Further, the CPUSS 105 may include CPU resources, such as one or more caches. As shown, each cluster 110 and 120 includes a cache 115 and 125, respectively. In certain aspects, the CPU cores of the clusters 110 and 120 may share the cache 115 and 125, respectively, for memory storage. It should be noted that the CPUSS 105 may include additional or different CPU resources than those shown. For example, in some aspects, one or more CPU cores may have its own associated cache, one or more clusters may have its own associated cache (e.g., shared by CPU cores of the cluster), and/or the CPUSS 105 may include one or more caches shared by one or more clusters and/or CPU cores. The SoC 101 further may include additional CPUSS 103, and one or more digital signal processor sub-systems (DSPSS) such as DSPSS 107 and DSPSS 109. In certain aspects, each of CPUSS 103, DSPSS 107, and DSPSS 109 may have its own SRAM 152, 154, and 156, respectively, functioning as (e.g., in lieu of) a cache for reading and writing data.

The SoC 101 further includes a reset controller 130, an efuse component 140, static random-access memory (SRAM) 150, a read only memory (ROM) 160, a dynamic RAM (DRAM) controller 170, and a storage controller 180, and boot interface (I/F) controller 183, which are all shown as internal (e.g., on-chip) components of the SoC 101. The internal components of the SoC 101 are coupled together by a bus 185. Further, the DRAM controller 170 is coupled to a DRAM 190, which is external (e.g., off-chip) to the SoC 101, by a bus 192. A physical implementation of the DRAM 190 may be stacked with the SoC 101, may be configured as a package on package design, may be completely external (e.g., not on the same package as the SoC 101), etc. The storage controller 180 is coupled to a storage 195 (e.g., flash storage) external (e.g., off-chip) to the SoC 101 by a bus 197. The SRAM 150, DRAM 190, and storage 195 may provide additional storage capacity for the SoC 101.

In some aspects, the reset controller 130, during system boot, is configured to release a CPU core of the CPUSS 105 from reset. In some aspects, the CPU core released is then configured to execute code/data (e.g., boot code) from the ROM 160 to boot the SoC 101 (e.g., to run a high level operating system (OS)). The ROM 160 (e.g., boot ROM) is an integrated circuit that includes the code or codes (e.g., boot code) that are executed by the CPUSS 105 during an initial power-on or upon a watchdog reset condition (e.g., after a malfunction of circuit 100 that is detected by a timer on circuit 100 not being reset or “timing out”). In some aspects, the ROM is enabled in firmware. In some aspects, the CPUSS 105 boots securely from storage 195, by running executables, data images, etc. stored in storage 195 for booting the SoC 101. In some aspects, the CPUSS 105 boots securely from a transport layer instead of a storage (e.g., a flashless transport layer) as further discussed with respect to SoC 102. In certain aspects, CPUSS 105 boots securely by checking the integrity of software images used for boot prior to execution of the software images (e.g., using a cryptographic signature protocol, chain of trust, authentication tags, checksums, etc.).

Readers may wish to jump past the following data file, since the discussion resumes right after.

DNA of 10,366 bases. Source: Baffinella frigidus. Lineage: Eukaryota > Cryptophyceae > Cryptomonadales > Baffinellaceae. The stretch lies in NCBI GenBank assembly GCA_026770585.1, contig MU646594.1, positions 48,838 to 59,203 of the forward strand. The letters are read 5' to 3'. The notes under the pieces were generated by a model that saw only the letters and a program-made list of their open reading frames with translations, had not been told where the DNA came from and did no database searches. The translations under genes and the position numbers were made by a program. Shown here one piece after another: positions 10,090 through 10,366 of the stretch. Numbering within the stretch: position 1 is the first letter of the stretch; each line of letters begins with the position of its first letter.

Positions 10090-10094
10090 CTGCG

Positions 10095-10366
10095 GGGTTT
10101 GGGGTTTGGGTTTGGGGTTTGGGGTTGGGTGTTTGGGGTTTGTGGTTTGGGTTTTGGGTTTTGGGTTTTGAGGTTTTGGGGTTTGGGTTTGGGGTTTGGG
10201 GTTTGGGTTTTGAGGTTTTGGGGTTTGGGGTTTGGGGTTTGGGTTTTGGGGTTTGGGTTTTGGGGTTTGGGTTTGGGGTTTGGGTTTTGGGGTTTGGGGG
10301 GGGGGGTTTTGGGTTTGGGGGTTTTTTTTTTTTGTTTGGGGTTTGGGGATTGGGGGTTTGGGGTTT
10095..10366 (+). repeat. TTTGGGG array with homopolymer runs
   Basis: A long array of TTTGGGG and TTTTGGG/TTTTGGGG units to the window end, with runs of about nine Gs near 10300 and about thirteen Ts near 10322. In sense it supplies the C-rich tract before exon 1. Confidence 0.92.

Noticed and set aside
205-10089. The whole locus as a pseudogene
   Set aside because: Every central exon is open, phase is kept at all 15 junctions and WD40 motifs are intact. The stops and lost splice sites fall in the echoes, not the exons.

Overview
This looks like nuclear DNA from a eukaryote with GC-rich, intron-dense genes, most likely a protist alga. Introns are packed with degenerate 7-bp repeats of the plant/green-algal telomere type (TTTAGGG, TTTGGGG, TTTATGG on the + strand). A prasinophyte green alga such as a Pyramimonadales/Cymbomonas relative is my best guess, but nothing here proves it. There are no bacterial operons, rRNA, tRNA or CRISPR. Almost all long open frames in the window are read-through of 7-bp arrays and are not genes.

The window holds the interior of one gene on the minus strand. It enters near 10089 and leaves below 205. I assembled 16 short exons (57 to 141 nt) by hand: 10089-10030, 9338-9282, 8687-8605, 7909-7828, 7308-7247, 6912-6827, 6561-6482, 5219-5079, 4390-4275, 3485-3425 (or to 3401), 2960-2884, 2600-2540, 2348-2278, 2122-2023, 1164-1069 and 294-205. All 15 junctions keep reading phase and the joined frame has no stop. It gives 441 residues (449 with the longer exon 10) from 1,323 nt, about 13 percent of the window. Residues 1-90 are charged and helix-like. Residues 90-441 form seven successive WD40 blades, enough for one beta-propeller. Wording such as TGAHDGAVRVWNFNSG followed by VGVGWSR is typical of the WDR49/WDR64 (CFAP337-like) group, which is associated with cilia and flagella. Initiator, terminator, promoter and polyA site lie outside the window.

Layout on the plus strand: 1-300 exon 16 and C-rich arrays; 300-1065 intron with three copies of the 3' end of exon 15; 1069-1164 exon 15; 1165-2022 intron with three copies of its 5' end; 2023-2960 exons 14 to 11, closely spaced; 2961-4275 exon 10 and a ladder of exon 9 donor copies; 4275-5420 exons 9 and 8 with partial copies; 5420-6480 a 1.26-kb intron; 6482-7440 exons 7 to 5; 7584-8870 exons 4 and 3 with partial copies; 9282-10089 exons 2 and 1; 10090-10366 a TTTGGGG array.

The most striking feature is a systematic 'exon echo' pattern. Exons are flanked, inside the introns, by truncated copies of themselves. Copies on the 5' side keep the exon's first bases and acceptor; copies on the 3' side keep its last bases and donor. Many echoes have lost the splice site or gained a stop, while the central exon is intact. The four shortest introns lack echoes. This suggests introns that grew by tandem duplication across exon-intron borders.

Further, as discussed above, as part of the boot sequence, SoC 101 (e.g., the released CPU core of CPUSS 105) determines calibration parameters for operating a component coupled to the SoC. For example, in certain aspects, SoC 101 may determine calibration parameters for a component such as DRAM 190 as part of the boot sequence. For example, to determine calibration parameters, a set of data or a pattern (e.g., predetermined data or pattern) for calibrating the component may be input into a training algorithm for calibrating the component. The set of data/pattern may be referred to as a “training pattern”. The training algorithm may be used to calibrate a set of items associated with the component, (e.g., DQ (Data) line between a memory and memory controller). The set of items to be calibrated may be referred to as “calibration items”. The actual parameters determined from the training algorithm for the calibration items may be referred to as “calibration parameters”.

As discussed, determining the calibration parameters may take a long time (e.g., where DRAM 190 is LPDDR4), which may not be feasible while also meeting boot time key performance indicator (KPI) metrics of a modem or Internet of Things (IoT) target response time. Accordingly, in certain aspects, storage 195 may store calibration parameters for DRAM 190 from a previous calibration and utilize the stored calibration parameters to operate DRAM 190. Thus, the boot time may be reduced for instances where previously stored calibration parameters for DRAM 190 are valid.